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  • #11336

    Our building has extensive waterproofing issues and we have trusted the strata manager/building consultants/engineers to recommend several tenders for the scope of works (balconies, bathrooms, pergolas etc).

    The contract we’ve ended up with is 126 pages long, is it common practice to have a lawyer look over the contract before signing? Its quite an extensive and expensive remediation, somewhere around the $800k mark and no one on the EC has expertise in these matters. Ultimately we want to protect ourselves as much as possible from the final cost blowing way out of proportion due to tricky/vague wording.

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  • #28177
    AvatarColonel Schultz

    My 2c. You should pay a consulting engineer to oversee the work and approve progress claims from the builder and gather tenders and make recommendations. That will take a lot pressure off the SC. Normally CE charge by the hour or by a percentage of the total contract price. You need to work out which option will be more cost effective. Percentage based could cost more if the work and scope blow out.  Take your time on large contracts and make sure everybody is in on the detail. Often its a good idea to break teh work down into smaller chunks. That way you can flick the builder and re-tender if needed.


    The Strata Committee has a duty to act in the best interests of the owners, and that would include seeking appropriate advice on a complex contract for expensive works, in order that the owners’ interests are protected.  The only person qualified to do that is a lawyer expert in that field. Building consultants and engineers are not qualified to give advice on contracts, and I am sure if you asked them they would tell you that.


    Our scheme in NSW has just entered a $1million contract – predominantly covering works to replace defective roof membrane.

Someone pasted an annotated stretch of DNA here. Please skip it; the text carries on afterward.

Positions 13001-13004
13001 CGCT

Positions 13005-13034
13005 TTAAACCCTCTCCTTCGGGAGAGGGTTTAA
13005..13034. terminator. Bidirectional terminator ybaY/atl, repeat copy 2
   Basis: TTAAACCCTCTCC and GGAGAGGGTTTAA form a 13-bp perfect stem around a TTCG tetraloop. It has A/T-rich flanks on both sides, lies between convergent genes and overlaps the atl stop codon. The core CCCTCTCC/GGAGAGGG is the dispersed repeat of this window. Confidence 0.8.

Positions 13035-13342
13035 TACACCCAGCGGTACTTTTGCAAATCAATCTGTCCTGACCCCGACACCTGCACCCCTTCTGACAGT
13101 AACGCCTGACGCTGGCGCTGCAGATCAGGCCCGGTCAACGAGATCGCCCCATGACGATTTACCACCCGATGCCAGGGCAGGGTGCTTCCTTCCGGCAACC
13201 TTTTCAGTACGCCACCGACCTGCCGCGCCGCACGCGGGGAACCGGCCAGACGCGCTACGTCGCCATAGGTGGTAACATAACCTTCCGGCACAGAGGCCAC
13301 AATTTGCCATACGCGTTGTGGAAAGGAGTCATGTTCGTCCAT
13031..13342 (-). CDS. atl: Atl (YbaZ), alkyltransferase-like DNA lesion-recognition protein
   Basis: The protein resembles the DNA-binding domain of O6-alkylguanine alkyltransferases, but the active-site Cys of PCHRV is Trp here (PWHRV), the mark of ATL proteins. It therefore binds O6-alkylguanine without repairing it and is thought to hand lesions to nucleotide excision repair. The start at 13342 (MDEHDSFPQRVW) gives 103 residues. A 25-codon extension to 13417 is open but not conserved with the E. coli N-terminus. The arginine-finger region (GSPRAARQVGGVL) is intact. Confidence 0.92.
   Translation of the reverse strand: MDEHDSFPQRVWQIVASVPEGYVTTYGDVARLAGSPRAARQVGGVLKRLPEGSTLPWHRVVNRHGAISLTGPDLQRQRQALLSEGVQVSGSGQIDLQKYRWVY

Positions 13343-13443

Our lawyers reviewed the contract and added clauses to cover  ‘proportionate liability’ and   ‘delay liquidated damages’. If you haven’t heard of these issues then you definitely need a lawyer.


    Providing that your “building consultants/engineers” are appropriately qualified, they generally have the professional expertise to properly advise, make recommendations, prepare and manage such contracts on your behalf.  By appropriately qualified, I mean the person who is responsible for providing the service to you must have reached a status or grade within their relevant peak professional organisation that qualifies them for this type of work. For example, an engineer should have ‘chartered’ status under Engineers Australia, architects should be ‘registered’ under the Australian Institute of Architects or other equivalent memberships from other peak professional organisations.  Simply being a paid up member of such an organisation would not be adequate qualification to provide the required services.

    In addition, you should also ask your “building consultants/engineers” to demonstrate to your satisfaction that they are appropriately qualified to prepare and manage the contract by providing their qualifications, experience and references on similar work completed.  If you are not confident that they are qualified after doing this, you should consider using an alternative consultant/engineer or consider the legal option.


    I’d be looking at all the ghings the builder excludes.

    Like I bet they do not guarantee that after they finish the work that the building is waterproof.

    My experience is that the longer the contract the worse off the consumer is. 

    If the lay person cant understand the contract, you  can be sure that if there is a dispute its going to require lawyers rather than a simple discussio  to resolve.

    Id pick a different builded



    It is often remarked that consumers don’t know the details of legal agreements that govern the most important things in their lives – house purchases, off the plan, insurance, mortgages.  It is only when things go wrong that they become aware of specific conditions in those agreements, which are usually not in their favour.

    The contract price is $800K, and the scope of works is likely complex.  There is no way I would enter into a contract like that without a review by someone who is qualified.  Bear in mind that the contract has been prepared for the other party, and the terms will reflect that.  At the very least it will give you certainty as to what you are actually paying for.

    Lady PenelopeLady Penelope

    If your OC feels uncomfortable signing this document then I see no reason why the OC shouldn’t have a lawyer look over the Contract. A lawyer’s fee to provide this scrutiny will be a small price to pay compared to the overall Contract price. However, if too many changes are made then your OC may face the risk of the successful Tendering company pulling out and then you will be back to square ‘one’.

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